progression continues up to 6-byte codes.)

       For most people who use ISO-8859 character sets, this  means  that  the
       characters  outside  of ASCII are now coded with two bytes.  This tends
       to expand ordinary text files by only one or two percent.  For  Russian
       or Greek users, this expands ordinary text files by 100%, since text in
       those languages is mostly outside of ASCII.  For  Japanese  users  this
       means  that  the  16-bit codes now in common use will take three bytes.
       While there are algorithmic conversions from some character sets  (esp.
       ISO-8859-1)  to  Unicode,  general  conversion requires carrying around
       conversion tables, which can be quite large for 16-bit codes.

       Note that UTF-8 is self-synchronizing: 10xxxxxx is a  tail,  any  other
       byte  is  the head of a code.  Note that the only way ASCII bytes occur
       in a UTF-8 stream, is as  themselves.   In  particular,  there  are  no
       embedded NULs ('\0') or '/'s that form part of some larger code.

       Since ASCII, and, in particular, NUL and '/', are unchanged, the kernel
       does not notice that UTF-8 is being used.  It does not care at all what
       the bytes it is handling stand for.

       Rendering  of  Unicode  data streams is typically handled through "sub-
       font" tables which map a subset of Unicode to glyphs.   Internally  the
       kernel  uses Unicode to describe the subfont loaded in video RAM.  This
       means that in UTF-8 mode one can use a character set with 512 different
       symbols.   This  is not enough for Japanese, Chinese and Korean, but it
       is enough for most other purposes.

       At the current time, the console driver does not handle combining char-
       acters.   So Thai, Sioux and any other script needing combining charac-
       ters can't be handled on the console.

   ISO 2022 and ISO 4873
       The ISO 2022 and 4873 standards describe a font-control model based  on
       VT100  practice.  This model is (partially) supported by the Linux ker-
       nel and by xterm(1).  It is popular in Japan and Korea.

       There are 4 graphic character sets, called G0, G1, G2 and G3,  and  one
       of them is the current character set for codes with high bit zero (ini-
       tially G0), and one of them is the current character set for codes with
       high  bit  one (initially G1).  Each graphic character set has 94 or 96
       characters, and is essentially a 7-bit character set.   It  uses  codes
       either  040-0177  (041-0176)  or  0240-0377 (0241-0376).  G0 always has
       size 94 and uses codes 041-0176.

       Switching between character sets is done using the shift  functions  ^N
       (SO or LS1), ^O (SI or LS0), ESC n (LS2), ESC o (LS3), ESC N (SS2), ESC
       O (SS3), ESC ~ (LS1R), ESC } (LS2R), ESC | (LS3R).   The  function  LSn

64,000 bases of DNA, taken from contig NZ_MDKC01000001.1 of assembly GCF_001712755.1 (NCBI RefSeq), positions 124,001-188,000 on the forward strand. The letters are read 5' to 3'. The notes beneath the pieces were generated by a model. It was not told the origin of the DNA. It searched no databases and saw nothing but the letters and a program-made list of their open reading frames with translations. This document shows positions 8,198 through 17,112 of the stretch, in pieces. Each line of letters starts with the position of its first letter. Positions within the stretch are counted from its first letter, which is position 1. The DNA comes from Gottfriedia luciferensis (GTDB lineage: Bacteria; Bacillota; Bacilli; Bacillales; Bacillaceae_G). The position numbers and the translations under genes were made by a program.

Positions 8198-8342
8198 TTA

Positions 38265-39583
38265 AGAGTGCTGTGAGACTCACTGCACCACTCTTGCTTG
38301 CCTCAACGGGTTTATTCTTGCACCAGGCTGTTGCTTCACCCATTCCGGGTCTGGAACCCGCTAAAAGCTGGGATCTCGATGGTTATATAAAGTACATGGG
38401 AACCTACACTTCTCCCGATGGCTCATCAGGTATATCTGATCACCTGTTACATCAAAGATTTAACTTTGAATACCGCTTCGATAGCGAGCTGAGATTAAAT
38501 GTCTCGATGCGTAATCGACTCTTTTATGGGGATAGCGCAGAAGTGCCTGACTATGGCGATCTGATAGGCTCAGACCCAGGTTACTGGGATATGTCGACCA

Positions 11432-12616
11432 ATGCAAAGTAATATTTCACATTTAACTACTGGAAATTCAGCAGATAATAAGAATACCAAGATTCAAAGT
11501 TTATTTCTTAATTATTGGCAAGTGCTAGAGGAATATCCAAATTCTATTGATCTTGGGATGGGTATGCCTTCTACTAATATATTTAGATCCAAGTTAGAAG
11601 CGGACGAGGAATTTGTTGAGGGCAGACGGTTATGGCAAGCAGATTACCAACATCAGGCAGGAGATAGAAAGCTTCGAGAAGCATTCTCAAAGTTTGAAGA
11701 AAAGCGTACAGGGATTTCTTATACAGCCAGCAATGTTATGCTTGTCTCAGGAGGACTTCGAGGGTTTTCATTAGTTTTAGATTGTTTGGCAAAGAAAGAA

makes  character  set  Gn the current one for codes with high bit zero.
       The function LSnR makes character set Gn the current one for codes with
       high  bit  one.  The function SSn makes character set Gn (n=2 or 3) the
       current one for the next character only (regardless of the value of its
       high order bit).

       A  94-character  set  is  designated  as  Gn character set by an escape
       sequence ESC ( xx (for G0), ESC ) xx (for G1), ESC * xx (for G2), ESC +
       xx (for G3), where xx is a symbol or a pair of symbols found in the ISO
       2375 International Register of Coded Character Sets.  For example,  ESC
       (  @  selects  the  ISO 646 character set as G0, ESC ( A selects the UK
       standard character set (with pound instead of number  sign),  ESC  (  B
       selects ASCII (with dollar instead of currency sign), ESC ( M selects a
       character set for African languages, ESC ( ! A selects the Cuban  char-
       acter set, etc. etc.

       A  96-character  set  is  designated  as  Gn character set by an escape
       sequence ESC - xx (for G1), ESC . xx (for G2) or ESC  /  xx  (for  G3).
       For example, ESC - G selects the Hebrew alphabet as G1.

       A  multibyte  character  set  is  designated  as Gn character set by an
       escape sequence ESC $ xx or ESC $ ( xx (for G0), ESC $ ) xx  (for  G1),
       ESC  $  *  xx  (for  G2),  ESC $ + xx (for G3).  For example, ESC $ ( C
       selects the Korean character set for G0.  The  Japanese  character  set
       selected by ESC $ B has a more recent version selected by ESC & @ ESC $

       ISO 4873 stipulates a narrower use of character sets, where G0 is fixed
       (always  ASCII),  so  that  G1, G2 and G3 can only be invoked for codes
       with the high order bit set.  In particular, ^N and  ^O  are  not  used
       anymore,  ESC  ( xx can be used only with xx=B, and ESC ) xx, ESC * xx,
       ESC + xx are equivalent to ESC - xx, ESC . xx, ESC / xx,  respectively.

       console(4),      console_codes(4),      console_ioctl(4),     ascii(7),
       iso_8859-1(7), unicode(7), utf-8(7)

       This page is part of release 3.25 of the Linux  man-pages  project.   A
       description  of  the project, and information about reporting bugs, can
       be found at http://www.kernel.org/doc/man-pages/.

Linux                             2008-06-03                       CHARSETS(7)

Scannen Sie den Barcode um die Webseite zu öffnen

Quelle: http://www.trinler.net/de/service/doc/linux/man.html?command=charsets
Gedruckt am: 14.12.2017 11:17 GMT+0100 (2017-12-14T11:17:34+01:00)